Are you a good leader who strives to become a great leader?

Have you ever asked yourself questions like?

  • What do I need to do as a leader to engage and mobilize my team?
  • What skills do our managers need to be even more effective?
  • What are the leadership best practices that we need to have in place?

If so, join us for our April 6 workshop: The Work of Leaders: Engaging, Energizing & Mobilizing Your Team. We will be exploring 18 leadership best practices and providing you an assessment to determine the best practices where you are strong and those you may need to develop

Doing the Work of a Leader:

How to Engage, Energize & Mobilize Your Team for Change

It is pretty well accepted in the leadership literature that crafting a compelling vision along with getting staff on board or aligned around that vision and then guiding them to execute on a plan of action to achieve the vision are three of the most critical responsibilities of leadership. And this is especially true in organizations where there is a need to change.

The book, The Work of Leaders by Straw, et. al. and the related Everything DiSC Work of Leaders® assessment looks at 18 leadership best practices using the framework of Vision and Alignment and Execution. We will explore three of those best practices below. If you are interested in discovering all 18 bests practices check out our workshop: The Work of Leaders: Engaging, Energizing & Mobilizing Your Team or contact me for additional options.

Crafting a Compelling Vision

The first step in leading change is to craft a compelling vision of where you want to go. Research done by Inscape Publishing (now Wiley Workplace Solutions) found that 87% of the highest rated leaders created a strong Vision for the group’s future while only 10% of the lowest rated leaders did this. A strong vision for the future helps provide a purpose and it also provides a starting point for goal development.

The first leadership best practice for crafting a compelling vision is remaining open and exploring options. Many leaders have a need for closure and that is a strength in many situations. However, in crafting a vision, it is important to explore options and to resist the temptation to go with the first viable idea. And guard against rejecting an idea just because you don’t know how it will be implemented. The visioning process is a time for looking at “where” and “why.” “How” comes later.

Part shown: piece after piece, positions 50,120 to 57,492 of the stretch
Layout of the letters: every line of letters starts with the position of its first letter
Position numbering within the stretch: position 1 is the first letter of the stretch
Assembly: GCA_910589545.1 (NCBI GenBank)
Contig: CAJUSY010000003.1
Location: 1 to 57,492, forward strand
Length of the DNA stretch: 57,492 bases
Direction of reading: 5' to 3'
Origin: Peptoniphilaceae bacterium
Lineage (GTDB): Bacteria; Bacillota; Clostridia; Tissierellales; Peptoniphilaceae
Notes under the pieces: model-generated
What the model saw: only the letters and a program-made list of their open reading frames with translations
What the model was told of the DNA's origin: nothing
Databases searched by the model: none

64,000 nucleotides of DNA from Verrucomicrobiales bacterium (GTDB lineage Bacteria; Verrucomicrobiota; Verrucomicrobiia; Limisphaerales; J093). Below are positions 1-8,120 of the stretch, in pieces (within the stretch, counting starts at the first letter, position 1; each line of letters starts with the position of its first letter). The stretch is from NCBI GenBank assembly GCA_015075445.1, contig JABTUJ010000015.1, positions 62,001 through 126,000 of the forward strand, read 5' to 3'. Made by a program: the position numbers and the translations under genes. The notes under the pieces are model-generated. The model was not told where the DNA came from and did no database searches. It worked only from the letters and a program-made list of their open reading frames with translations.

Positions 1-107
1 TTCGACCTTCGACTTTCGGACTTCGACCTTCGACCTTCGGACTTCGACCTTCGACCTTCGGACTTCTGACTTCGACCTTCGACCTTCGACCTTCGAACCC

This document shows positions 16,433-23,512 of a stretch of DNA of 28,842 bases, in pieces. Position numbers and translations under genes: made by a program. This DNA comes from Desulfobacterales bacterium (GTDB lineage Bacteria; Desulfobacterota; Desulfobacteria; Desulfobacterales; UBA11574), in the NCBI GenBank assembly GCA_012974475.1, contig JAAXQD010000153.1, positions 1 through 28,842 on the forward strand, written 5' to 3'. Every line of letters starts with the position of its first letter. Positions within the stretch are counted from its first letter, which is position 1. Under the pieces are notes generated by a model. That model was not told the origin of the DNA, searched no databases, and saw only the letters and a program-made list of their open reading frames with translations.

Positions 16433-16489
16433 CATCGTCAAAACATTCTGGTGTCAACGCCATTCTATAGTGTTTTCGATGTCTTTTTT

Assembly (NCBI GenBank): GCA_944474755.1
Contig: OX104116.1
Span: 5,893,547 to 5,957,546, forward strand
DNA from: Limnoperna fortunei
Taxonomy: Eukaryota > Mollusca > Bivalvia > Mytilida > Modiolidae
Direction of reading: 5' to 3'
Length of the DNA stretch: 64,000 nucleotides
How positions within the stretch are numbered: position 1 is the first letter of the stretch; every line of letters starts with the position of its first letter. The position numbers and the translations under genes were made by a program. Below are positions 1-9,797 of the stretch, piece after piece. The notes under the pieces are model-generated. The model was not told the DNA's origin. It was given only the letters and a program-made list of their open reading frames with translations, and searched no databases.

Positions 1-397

Building Alignment

Getting people to buy-in to or align around the vision is critical to success. In my experience, this is one of the areas where leaders struggle most and failure to gain alignment leads to failed change initiatives. Dialogue – that’s two way conversation – is critical to the alignment process.

As a leader, you have had time to process the changes required to achieve the vision and to wrestle with the pros and cons. You must give your team this same opportunity. The first leadership best practice for building alignment is exchanging perspectives. This means allowing your team to ask questions, share concerns and suggest ideas. It requires listening and being open to hearing concerns. You must let people ask questions without shutting them down if you want to build alignment. It sounds so simple yet it is one of the most difficult aspects of being a leader.

Championing Execution

Thomas Edison said “Vision without execution is hallucination.” Obviously for a vision to be realized requires a plan of action that is implemented. Alignment is critical to effective execution. Without alignment, implementation of the plan to realize the vision will at best be a struggle and at worst will be a complete failure.

Assuming you have spent the necessary time to get alignment, what do you as a leader need to do to champion execution? I find that many of the best practices for championing execution come pretty naturally to a lot of leaders. One of the leadership best practices where I see leaders struggle is in offering praise. Based on the research done by Inscape Publishing, the number one reason that leaders fail to give praise is that it doesn’t occur to them in the moment. Spend some time each day writing down things you really appreciate your team for doing to move closer to the vision. This will help you develop a deep sense of appreciation and gratitude and it is much easier to offer praise from a place of gratitude. In addition, it is important to identify specific milestones in your plan of action and then celebrate those achievements as they occur. The journey to accomplishing a vision is often long and sometimes arduous so it is important to recognize accomplishments along the way.

Everything DiSC Work of Leaders is a Registered Trademark of John Wiley & Sons Inc. All Rights Reserved.

Would you like to learn more about using the 18 leader best practices defined in Everything DiSC Work of Leaders® or take an assessment to discover your leadership strengths? Join us on April 8 for our workshop: The Work of Leaders: Engaging, Energizing & Mobilizing Your Team or contact me for additional options.

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POSTED ON: Strategy and Vision